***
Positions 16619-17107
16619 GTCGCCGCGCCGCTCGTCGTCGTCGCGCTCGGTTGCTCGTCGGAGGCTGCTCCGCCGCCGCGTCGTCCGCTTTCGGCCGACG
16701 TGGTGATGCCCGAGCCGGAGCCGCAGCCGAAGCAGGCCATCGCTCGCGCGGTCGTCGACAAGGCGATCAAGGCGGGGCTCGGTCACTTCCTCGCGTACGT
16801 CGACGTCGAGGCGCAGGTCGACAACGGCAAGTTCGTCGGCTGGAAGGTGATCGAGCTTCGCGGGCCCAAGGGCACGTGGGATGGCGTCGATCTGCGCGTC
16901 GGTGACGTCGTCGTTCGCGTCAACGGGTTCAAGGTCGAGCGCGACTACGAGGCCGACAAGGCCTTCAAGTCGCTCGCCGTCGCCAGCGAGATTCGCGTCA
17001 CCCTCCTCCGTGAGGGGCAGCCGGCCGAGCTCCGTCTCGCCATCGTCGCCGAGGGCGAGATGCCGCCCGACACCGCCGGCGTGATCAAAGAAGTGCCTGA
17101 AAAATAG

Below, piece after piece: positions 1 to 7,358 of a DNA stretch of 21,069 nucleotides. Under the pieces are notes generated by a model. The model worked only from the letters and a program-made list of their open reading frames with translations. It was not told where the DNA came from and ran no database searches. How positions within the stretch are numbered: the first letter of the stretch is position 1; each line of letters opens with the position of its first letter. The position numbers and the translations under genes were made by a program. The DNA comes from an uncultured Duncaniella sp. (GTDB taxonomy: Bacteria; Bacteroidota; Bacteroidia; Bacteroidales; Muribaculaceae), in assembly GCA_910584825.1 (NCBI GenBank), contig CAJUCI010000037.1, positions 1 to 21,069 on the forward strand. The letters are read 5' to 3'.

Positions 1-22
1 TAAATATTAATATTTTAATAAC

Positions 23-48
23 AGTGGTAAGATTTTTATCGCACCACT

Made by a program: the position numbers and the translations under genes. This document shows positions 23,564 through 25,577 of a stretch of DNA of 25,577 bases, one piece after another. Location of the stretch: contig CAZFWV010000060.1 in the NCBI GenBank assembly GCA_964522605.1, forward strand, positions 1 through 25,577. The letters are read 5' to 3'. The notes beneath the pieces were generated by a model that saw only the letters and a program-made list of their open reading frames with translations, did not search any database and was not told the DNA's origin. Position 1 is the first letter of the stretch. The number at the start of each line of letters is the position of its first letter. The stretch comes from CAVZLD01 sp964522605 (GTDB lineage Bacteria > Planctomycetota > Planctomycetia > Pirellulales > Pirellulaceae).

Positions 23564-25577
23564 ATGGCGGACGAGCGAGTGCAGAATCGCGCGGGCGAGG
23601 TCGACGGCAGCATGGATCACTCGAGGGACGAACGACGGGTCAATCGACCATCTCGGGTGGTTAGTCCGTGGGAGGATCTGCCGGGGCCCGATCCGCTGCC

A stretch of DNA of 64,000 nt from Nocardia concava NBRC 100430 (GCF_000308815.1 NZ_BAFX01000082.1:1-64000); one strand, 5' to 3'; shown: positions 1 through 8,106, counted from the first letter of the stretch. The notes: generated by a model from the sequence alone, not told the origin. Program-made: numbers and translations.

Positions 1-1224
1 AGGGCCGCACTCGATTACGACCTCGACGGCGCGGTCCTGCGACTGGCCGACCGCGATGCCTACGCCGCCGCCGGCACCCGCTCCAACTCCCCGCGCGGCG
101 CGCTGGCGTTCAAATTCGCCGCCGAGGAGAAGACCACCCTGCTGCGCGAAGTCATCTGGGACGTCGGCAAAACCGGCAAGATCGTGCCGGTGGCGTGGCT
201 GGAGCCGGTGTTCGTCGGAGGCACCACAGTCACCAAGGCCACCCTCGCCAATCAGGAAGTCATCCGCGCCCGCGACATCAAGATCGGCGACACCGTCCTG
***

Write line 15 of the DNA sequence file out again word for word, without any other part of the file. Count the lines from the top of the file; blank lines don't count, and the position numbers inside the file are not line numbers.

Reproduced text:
23564 ATGGCGGACGAGCGAGTGCAGAATCGCGCGGGCGAGG